The news this month includes the passing of 96 year old Maxine Greene, a leading educational theorist at Columbia Teachers College. She was a progressive thinker that believed the most effective path to learning was “creative thinking and vivid imaging.” The core of her belief was that “the color, glimmer and sound” of the arts were an essential part of learning. She wanted her students to engage the world both as it is and what it could be.
Her use of the Thoreauvian “wide-awakeness,” hampered our struggle to avoid our electronic inputs so we can focus. We all try to avoid wasting hours on YouTube or turn off our devices for a day but to no avail. Two thirds of our work force cannot focus on one specific job. The answer may be found in our young children.
They are learning and doing at a prodigious rate. What’s their method?
Secure place so they can be absorbed in one thing without outside distractions or demands;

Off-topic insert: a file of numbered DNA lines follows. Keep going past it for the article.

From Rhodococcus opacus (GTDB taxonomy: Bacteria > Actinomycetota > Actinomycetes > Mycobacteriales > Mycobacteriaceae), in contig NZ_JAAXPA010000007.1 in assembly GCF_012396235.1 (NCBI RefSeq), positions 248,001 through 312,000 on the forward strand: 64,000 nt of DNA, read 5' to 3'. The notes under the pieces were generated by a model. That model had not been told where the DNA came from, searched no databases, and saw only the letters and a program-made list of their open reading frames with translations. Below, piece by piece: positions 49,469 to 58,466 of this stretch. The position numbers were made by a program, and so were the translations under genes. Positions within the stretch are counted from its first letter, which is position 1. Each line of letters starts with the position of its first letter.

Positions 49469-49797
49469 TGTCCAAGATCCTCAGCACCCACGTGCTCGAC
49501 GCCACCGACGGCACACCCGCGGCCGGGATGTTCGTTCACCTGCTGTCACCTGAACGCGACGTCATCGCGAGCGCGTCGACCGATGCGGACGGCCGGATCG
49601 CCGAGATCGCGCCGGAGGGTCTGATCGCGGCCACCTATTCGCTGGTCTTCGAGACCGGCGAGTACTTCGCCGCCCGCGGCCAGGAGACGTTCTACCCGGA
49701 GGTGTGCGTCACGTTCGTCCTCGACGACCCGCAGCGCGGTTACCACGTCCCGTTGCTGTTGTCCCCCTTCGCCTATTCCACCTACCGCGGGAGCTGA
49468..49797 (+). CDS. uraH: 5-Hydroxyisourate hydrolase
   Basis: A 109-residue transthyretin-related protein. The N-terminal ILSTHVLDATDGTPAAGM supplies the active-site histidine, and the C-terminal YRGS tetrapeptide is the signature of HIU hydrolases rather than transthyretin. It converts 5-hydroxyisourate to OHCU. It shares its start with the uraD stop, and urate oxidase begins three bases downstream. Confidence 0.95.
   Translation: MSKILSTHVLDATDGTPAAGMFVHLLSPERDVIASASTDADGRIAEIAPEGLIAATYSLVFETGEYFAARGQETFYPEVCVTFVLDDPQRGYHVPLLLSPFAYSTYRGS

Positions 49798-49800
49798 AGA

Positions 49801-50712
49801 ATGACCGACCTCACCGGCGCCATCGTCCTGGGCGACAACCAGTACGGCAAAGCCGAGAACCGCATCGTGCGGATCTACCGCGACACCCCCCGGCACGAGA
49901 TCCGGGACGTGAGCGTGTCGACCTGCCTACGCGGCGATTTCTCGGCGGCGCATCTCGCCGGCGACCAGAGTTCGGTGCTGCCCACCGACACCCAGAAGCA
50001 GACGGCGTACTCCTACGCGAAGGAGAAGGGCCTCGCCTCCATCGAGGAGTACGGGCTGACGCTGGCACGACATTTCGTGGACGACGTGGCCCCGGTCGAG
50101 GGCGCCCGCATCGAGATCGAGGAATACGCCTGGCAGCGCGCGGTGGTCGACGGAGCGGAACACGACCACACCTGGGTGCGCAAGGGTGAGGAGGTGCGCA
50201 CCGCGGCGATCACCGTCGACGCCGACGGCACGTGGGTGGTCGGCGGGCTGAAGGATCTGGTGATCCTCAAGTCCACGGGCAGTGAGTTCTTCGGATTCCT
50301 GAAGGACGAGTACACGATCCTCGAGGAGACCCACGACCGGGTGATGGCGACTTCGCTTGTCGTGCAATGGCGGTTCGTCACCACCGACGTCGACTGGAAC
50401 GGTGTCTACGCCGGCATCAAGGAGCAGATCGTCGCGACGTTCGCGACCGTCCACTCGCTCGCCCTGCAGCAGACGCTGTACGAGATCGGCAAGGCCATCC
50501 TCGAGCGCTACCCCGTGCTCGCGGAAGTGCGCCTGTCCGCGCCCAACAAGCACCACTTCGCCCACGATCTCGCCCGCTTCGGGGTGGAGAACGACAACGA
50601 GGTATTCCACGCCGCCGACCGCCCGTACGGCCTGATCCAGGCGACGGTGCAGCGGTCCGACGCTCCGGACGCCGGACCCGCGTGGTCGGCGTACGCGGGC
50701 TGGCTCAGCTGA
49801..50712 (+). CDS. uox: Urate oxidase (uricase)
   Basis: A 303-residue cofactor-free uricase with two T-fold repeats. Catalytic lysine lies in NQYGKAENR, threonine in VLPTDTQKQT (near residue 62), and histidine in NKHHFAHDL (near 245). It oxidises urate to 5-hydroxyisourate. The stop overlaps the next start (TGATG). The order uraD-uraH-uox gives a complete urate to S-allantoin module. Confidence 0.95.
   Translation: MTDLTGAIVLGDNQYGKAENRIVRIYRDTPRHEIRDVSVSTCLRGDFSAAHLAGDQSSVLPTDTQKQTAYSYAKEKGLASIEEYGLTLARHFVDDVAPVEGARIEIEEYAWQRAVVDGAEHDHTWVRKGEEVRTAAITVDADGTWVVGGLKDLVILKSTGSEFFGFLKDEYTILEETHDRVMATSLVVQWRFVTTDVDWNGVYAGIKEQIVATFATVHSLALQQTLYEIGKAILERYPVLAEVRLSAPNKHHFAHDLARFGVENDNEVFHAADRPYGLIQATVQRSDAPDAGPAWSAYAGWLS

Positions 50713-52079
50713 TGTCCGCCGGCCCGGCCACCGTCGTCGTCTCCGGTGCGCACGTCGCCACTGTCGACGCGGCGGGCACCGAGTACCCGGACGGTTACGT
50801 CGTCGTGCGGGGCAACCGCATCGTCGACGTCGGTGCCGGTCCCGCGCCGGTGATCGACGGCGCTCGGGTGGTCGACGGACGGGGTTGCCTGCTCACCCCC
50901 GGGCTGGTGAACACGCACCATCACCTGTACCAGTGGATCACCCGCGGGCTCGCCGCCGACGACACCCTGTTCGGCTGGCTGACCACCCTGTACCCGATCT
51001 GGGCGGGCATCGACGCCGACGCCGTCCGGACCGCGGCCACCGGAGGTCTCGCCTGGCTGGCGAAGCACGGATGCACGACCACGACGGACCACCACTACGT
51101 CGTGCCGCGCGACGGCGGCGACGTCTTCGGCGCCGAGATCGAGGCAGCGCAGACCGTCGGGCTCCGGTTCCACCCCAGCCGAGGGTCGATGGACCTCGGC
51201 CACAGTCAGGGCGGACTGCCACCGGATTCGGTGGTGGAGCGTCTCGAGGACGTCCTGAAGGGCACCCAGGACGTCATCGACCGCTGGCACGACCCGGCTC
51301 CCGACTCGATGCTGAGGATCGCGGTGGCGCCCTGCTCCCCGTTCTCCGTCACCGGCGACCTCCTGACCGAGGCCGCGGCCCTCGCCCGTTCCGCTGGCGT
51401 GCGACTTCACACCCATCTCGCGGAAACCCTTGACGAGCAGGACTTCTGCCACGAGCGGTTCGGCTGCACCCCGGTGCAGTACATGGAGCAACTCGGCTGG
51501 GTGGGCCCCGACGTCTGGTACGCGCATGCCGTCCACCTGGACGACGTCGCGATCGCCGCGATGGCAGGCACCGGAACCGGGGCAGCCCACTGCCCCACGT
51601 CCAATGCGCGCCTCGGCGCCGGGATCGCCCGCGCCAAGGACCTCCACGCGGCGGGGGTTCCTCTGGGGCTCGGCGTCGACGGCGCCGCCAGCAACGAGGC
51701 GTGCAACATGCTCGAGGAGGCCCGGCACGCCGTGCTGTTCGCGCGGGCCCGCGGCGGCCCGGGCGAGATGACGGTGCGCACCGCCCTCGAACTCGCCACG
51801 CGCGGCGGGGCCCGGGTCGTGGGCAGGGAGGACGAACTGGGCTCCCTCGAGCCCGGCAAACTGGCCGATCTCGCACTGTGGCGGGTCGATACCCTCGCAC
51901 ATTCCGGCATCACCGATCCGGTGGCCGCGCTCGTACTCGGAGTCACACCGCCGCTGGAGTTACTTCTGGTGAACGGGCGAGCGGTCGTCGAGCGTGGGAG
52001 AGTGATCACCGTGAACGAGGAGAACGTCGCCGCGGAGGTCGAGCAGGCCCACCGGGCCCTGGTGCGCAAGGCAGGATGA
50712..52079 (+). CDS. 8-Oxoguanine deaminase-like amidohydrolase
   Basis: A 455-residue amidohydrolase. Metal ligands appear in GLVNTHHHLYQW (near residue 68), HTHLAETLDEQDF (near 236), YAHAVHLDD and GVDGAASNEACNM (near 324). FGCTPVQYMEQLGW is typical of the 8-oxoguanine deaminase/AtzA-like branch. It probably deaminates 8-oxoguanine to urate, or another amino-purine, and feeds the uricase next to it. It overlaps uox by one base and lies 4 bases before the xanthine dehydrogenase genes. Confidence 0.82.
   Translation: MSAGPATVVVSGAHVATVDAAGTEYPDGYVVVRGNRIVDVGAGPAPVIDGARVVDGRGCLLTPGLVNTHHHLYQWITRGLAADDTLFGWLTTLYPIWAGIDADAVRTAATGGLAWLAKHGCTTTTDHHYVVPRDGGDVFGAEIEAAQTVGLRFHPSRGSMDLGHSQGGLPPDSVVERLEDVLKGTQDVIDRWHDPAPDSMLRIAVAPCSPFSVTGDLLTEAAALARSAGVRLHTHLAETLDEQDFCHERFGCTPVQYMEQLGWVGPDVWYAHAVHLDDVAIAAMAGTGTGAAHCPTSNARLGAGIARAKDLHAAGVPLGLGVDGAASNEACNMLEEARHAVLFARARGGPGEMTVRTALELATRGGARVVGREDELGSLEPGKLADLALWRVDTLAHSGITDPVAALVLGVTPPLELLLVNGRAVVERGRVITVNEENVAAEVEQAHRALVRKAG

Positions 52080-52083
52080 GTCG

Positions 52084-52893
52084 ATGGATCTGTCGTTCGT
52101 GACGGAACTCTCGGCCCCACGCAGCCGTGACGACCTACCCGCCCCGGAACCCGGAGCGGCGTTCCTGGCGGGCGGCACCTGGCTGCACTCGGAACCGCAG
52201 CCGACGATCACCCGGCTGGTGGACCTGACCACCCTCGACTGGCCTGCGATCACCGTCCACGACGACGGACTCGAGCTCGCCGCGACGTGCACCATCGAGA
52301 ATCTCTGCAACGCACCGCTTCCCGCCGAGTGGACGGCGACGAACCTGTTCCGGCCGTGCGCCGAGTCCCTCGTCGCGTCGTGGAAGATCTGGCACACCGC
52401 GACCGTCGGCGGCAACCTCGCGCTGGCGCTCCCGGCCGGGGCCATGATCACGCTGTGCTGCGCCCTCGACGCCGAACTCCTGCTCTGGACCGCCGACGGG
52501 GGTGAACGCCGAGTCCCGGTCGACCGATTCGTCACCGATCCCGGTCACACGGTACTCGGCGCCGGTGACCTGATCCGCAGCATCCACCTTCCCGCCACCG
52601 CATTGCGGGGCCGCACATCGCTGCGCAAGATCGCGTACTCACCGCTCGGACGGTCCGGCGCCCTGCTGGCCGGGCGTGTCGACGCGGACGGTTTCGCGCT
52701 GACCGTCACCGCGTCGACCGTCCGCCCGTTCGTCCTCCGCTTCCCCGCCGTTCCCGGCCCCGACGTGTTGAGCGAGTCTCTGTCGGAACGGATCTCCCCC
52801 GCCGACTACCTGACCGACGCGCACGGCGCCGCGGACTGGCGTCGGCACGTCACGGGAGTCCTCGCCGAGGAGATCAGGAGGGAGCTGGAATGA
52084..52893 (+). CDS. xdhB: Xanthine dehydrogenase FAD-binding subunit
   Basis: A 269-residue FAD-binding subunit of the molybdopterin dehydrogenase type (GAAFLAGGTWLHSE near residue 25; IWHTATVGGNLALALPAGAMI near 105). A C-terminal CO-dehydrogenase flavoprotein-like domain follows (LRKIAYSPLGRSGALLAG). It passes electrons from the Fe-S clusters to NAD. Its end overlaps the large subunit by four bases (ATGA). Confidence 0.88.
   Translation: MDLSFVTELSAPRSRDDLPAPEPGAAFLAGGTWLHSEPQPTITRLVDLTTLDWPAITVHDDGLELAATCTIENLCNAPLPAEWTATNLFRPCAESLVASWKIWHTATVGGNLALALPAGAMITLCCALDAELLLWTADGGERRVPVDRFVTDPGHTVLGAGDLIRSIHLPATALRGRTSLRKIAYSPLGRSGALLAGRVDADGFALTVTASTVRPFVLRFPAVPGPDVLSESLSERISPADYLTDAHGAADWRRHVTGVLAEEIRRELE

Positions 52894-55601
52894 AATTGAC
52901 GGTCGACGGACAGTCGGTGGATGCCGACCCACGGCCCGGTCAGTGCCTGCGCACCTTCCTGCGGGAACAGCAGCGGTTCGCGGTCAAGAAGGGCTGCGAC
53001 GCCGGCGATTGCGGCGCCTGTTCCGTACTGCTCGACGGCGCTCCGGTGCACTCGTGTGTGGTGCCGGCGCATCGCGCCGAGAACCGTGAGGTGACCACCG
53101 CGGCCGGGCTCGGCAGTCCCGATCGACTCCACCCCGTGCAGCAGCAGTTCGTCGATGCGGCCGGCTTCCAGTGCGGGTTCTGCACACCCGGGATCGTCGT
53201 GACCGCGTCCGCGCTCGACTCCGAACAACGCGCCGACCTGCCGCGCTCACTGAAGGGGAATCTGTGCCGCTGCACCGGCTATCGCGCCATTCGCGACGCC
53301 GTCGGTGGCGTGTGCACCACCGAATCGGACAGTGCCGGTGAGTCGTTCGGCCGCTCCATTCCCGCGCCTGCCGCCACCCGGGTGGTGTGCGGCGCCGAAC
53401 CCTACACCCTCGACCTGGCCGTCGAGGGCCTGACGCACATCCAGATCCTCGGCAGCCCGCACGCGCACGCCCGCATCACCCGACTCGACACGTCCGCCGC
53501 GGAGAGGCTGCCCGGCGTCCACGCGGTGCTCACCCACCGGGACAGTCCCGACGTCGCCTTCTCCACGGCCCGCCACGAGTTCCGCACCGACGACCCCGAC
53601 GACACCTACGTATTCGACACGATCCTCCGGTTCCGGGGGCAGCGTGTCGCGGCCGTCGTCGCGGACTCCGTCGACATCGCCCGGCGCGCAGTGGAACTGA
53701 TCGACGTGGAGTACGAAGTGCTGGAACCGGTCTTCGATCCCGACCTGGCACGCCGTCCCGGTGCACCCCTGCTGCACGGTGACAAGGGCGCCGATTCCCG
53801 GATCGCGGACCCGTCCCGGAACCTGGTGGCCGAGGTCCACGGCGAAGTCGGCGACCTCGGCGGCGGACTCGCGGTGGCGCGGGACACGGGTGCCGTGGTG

Narrow focus on the current obsession;
Not being self-consciousness, they ignore the little narratives found in our older heads and experience life directly.
The shelf of books between “wide-awakeness” and “art of focus” has many other titles. But the most important take away for STEM students and practitioners is three fold:
Put the creativity driver of STEAM into STEM;
Create a steam age environment of quiet, expect when your obsession sounds the whistle;
Immerse yourself into your self-made center of the universe and let creativity fly.
Bruce Weber, “Maxine Greene, 96, Dies: Education Theorist Saw Arts as Essential,” The New York Times, June 3, 2014 David Brooks, “The Art of Focus,” The New York Times, June 3, 2014